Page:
I hope Helen writes some more. She is not short of experiences to write about. She is also one of the wisest people I know. She knows about all sorts of things such as mysterious ailments, side effects of medications used for people with autism, and how to navigate mysterious processes in order to get support for those with a variety of needs.
OMFG. It's laugh or cry, really. I hope Alex is OK.
At an autism course I went on we really got a sense of how lightly we had got off when we heard the tales of the people with the escape-artist poo-smearer. It might sound casually funny but I think they were really close to breaking. The mum spent an hour running through a forest chasing the child whilst carrying her baby, unable to gain on him, at one time. Like something out of a horror movie, really.
Helen has got to know the Poisons Centre people well over the years. Most things are locked away but it just takes an unguarded minute. But what makes me sad is the lack of respectful and appropriate services and support they have experienced over the years. Some high points/good people but lots of very low points and people who should never be allowed near vulnerable non-verbal people. And constant surveillance.
"You have no idea of the smell.."
Oh yes, I do.
Cleo the pound puppy, part springer spaniel they said. The other 99% was pure unbridled eat absolutely anything Labrador. Nothing was inedible...the most horrific being the still live mice and birds the cats had caught and given to her, the messiest was the tinfoil wrapped smoked kahawai remains which went straight through her...
But the most disgusting was the rotten duck eggs.
Little known fact...ducks will quite happily lay their eggs whilst swimming along. Said eggs sink. Said eggs become exposed when the pond dries up in late summer. Said eggs became Cleo snack. The smell of broken very rotten duck eggs reached the forty metres or so from the pond to the house.
Then, That Dog bounded in bringing the concentrated odour with her...overjoyed with her find and desperate to share her delight. Ah, the way a dog will almost smile...a green smile in this case.. with the odd bit of blue shell. And the smell. Fan forced by panting dog.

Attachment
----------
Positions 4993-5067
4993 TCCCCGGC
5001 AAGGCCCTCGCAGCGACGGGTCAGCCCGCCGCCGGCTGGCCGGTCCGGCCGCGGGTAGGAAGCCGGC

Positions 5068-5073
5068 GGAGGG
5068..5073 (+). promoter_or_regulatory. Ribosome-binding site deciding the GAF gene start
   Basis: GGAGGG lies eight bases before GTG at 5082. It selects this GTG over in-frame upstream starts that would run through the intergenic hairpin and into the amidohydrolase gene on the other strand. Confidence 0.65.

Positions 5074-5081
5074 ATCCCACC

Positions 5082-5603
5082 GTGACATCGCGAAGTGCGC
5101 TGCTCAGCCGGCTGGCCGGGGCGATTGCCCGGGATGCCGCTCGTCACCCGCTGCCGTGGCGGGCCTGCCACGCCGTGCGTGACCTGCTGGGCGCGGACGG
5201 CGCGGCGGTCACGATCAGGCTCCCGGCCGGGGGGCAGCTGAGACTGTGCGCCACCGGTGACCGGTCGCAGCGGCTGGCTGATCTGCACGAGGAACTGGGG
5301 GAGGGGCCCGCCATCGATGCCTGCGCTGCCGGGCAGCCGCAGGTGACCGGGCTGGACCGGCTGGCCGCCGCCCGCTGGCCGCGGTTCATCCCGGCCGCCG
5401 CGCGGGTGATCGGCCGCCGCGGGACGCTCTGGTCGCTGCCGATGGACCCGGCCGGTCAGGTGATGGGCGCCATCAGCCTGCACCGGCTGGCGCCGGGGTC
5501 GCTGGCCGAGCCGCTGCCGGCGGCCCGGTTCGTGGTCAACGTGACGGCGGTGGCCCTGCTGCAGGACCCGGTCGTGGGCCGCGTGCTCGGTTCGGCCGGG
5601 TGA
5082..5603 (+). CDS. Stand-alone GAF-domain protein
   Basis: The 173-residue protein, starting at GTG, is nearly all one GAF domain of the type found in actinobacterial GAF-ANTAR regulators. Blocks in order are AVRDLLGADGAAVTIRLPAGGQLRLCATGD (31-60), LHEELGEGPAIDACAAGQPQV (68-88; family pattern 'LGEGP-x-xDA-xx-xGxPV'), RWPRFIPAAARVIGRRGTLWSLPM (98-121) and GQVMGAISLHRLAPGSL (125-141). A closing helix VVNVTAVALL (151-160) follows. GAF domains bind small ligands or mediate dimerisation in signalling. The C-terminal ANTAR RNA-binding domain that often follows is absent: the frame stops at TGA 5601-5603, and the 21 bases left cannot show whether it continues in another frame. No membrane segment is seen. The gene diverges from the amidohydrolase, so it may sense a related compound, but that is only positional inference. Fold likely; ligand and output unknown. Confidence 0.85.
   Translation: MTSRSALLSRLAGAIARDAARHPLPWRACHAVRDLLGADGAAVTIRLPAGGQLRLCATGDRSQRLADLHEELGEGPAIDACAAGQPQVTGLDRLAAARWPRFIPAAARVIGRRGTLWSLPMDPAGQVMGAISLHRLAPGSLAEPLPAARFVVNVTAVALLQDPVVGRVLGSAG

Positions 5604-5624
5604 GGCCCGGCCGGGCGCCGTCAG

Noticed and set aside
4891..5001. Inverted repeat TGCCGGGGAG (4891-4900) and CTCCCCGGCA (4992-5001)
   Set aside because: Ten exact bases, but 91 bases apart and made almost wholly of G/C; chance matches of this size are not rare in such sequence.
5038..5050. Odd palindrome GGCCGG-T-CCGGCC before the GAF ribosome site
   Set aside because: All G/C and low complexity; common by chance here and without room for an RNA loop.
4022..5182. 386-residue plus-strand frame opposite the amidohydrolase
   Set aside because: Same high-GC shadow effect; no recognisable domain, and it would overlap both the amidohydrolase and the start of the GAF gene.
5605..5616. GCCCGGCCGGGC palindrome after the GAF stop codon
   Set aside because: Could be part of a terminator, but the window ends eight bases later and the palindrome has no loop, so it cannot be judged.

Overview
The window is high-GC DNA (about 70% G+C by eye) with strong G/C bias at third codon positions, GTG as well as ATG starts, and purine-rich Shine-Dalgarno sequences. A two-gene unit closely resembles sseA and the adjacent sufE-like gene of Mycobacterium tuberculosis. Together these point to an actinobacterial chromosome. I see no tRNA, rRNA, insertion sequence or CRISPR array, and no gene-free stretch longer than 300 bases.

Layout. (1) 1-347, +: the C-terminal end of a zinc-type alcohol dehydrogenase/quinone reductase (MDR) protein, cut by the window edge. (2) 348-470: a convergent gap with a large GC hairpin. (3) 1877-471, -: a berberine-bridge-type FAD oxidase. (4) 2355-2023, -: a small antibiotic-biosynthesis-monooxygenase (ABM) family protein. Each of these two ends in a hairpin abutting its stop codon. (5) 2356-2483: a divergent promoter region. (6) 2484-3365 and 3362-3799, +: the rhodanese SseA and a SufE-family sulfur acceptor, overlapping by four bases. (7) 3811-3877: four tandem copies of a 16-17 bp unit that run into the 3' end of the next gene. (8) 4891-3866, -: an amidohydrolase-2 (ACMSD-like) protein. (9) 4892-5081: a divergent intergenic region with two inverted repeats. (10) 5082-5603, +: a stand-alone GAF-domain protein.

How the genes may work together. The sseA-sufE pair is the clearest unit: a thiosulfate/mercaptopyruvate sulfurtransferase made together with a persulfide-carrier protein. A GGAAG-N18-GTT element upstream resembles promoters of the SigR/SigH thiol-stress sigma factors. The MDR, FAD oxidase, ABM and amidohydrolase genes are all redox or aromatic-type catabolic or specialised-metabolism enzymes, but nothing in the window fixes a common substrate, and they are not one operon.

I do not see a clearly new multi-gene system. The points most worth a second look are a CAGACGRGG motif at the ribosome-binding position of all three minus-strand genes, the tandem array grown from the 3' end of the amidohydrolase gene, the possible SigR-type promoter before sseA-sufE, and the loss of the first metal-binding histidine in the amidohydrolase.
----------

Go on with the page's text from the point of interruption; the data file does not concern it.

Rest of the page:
The large finger full of toothpaste I used to clean up her mouth she looked on as a equally delightful dessert.
Cleo has gone now, along with her predecessor Beth. Both dogs distinguished themselves as being remarkably patient and tolerant of the many foster children we cared for. Many of these children had never learned how to behave with animals, and we soon learned that the first 'house rule' we had to impart was that we don't touch any of the dogs, cats or chickens unless they make the first approach. Despite that of, of course, there were the inevitable assaults on said pets by some of these damaged children. And neither dog ever retaliated. And never bore a grudge. Once the child learned to treat them with respect, the dogs would approach them and allow the child to play. Or just cuddle up with them on the couch.
The only growling a child got was a kid in a wheelchair who knew better than to try and run over the dog's feet. His family had dogs and he knew the rules, but I guess he had to give it a go. Beth knew it was deliberate...and gave the lad a growling and a front castor a bit of a chew. Apologies ensued and they went out for a play.
Ben speaks about the 'escape artist'...we had a couple of those come and stay for respite. One or two we had to decline, we simply couldn't keep the child safe with bog standard farm fencing and gates. And a 100kph road.